5 July 2002, updated 8 January 2003
This dataset consists of parameters measured by the 3-GHz Chilbolton Advanced Meteorological Radar (CAMRa) situated at Chilbolton, England, 51.1445°N, 1.4370°W (i.e. -1.4370°E). The characteristics of the radar are as follows:
_________________________________________________ Frequency: 3.075 GHz Antenna diameter: 25 m Peak power: 560 kW Pulse width: 0.5 µs Pulse repetition frequency (PRF): 610 Hz System noise figure: 1.3 dB Beamwidth: 0.28° Range resolution: 300 m or 75 m Cross-polar isolation: -34 dB Standard maximum slew rate: 1°/s Unambiguous velocity: 15 m/s _________________________________________________
The data are in NetCDF format. The data from each Chilbolton experiment are assigned a tape (or file) number, within which the data are grouped into a number of rasters, each consisting of one or more scans. Two NetCDF files are present for each scan, and for data held at the British Atmospheric Data Centre they use the filename convention camra_chilbolton_YYYYMMDDHHMMSS_TTTTRRRSS_UUU_XXX.nc, where YYYYMMDDHHMMSS indicates the time and date of the start of the scan, TTTT is the tape number, RRR is the raster number, SS is the scan number. UUU indicates the scan type, where the most common are ppi ("Plan-Position Indicator", i.e. a horizontal scan) and rhi ("Range-Height Indicator", i.e. a vertical scan), although fix (constant azimuth and elevation), s-p (slant plane), cal (calibration) and man (manual) are in principle possible. XXX is either ref or dop, where the ref files contain the parameters Radar Reflectivity Factor, Differential Reflectivity and Linear Depolarisation Ratio, and the dop files contain the parameters Differential Phase Shift, Unfolded Doppler Velocity and Raw Doppler Velocity. In addition, a text file with the name TTTTsummary.txt is provided with the NetCDF files for each experiment, containing information about when and in which direction each scan was taken. Quicklook images are available for each of the netcdf files, with the same filenames except with the nc suffix replaced by png.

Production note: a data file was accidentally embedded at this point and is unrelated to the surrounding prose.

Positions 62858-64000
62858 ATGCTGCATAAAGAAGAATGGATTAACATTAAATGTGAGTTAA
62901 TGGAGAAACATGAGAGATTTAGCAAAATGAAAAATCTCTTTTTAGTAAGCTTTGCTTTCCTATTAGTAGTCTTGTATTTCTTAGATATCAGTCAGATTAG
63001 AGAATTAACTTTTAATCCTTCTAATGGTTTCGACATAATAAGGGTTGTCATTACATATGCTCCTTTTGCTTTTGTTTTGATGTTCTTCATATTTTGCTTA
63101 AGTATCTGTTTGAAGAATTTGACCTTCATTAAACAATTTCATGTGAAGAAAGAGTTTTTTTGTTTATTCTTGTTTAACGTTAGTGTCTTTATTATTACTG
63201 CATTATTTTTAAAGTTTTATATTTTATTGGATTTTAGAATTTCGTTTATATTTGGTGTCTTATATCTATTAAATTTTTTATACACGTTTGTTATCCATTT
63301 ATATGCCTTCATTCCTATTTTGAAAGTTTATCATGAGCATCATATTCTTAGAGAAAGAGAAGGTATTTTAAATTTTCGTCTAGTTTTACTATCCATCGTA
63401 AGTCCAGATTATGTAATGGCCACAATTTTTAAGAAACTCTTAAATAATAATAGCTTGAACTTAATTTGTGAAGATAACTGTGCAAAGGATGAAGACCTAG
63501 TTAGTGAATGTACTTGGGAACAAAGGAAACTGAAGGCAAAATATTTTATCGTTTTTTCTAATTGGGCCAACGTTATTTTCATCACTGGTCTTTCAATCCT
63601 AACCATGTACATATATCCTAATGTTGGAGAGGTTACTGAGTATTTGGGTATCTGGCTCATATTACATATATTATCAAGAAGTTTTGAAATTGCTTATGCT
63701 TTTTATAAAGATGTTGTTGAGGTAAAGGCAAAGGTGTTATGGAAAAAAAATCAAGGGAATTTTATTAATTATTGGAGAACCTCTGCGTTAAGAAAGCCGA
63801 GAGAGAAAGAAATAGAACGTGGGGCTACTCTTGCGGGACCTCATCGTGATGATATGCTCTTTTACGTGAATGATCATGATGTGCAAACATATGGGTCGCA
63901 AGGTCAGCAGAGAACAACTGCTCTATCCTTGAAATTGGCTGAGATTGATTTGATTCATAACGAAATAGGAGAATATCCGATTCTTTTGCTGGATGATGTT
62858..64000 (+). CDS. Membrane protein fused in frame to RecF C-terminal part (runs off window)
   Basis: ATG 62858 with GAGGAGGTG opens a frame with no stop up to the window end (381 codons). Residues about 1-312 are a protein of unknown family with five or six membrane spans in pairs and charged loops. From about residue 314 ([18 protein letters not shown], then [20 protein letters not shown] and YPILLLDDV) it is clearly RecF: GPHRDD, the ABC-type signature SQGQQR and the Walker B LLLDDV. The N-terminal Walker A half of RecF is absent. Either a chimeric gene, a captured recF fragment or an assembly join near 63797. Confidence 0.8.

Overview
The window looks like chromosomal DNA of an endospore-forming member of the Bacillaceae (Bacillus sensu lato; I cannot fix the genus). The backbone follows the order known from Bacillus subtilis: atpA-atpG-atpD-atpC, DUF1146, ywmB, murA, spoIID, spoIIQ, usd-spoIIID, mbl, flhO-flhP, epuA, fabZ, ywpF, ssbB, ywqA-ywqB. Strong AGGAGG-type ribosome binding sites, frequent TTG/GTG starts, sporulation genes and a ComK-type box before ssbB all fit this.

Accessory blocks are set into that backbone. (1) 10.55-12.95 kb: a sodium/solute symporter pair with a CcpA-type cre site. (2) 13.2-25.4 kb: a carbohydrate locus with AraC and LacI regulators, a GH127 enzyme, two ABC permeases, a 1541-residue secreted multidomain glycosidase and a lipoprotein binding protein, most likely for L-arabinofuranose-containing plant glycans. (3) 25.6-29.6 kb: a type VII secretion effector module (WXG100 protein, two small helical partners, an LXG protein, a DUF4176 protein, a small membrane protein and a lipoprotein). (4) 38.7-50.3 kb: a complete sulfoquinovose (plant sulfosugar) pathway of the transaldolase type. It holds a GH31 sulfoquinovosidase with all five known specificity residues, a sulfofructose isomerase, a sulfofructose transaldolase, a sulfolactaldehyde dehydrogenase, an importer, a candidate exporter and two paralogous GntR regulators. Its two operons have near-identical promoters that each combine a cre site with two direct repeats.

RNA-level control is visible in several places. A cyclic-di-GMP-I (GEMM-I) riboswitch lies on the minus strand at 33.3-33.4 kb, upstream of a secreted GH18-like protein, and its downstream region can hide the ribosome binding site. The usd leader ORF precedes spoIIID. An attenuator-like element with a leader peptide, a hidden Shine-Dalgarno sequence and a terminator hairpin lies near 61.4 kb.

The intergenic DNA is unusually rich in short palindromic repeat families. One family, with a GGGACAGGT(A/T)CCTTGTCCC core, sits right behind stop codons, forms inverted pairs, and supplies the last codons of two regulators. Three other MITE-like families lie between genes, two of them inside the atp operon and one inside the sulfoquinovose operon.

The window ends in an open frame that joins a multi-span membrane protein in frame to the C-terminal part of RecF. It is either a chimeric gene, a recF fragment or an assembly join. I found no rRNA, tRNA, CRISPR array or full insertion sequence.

The presence of separate ref and dop files is a symptom of the fact that the current DSP-based data acquisition system has separate acquisition PCs for the two sets of paramters, and they each average up different numbers of pulses so their output cannot be easily combined into one data stream. The new PCI-based system will solve this problem.
The source code used to process the data and produce NetCDF files and PNG images may be downloaded from http://www.met.rdg.ac.uk/radar/software.html. Matlab programs for reading and plotting the data are also available at this location.
All NetCDF files contain the following variables:
CAMRa has been calibrated absolutely by exploiting the non-independence of the radar parameters Zh, Zdr and phi_dp in heavy rain, as described by Goddard et al. (1994). The resulting calibration of the Zh parameter should be good to 0.5 dB. It should be noted that, due to the large dish, the far field approximation is strictly valid only beyond 12.5 km, and a correction should be applied to data measured at closer ranges than this (see Sekelsky 2002).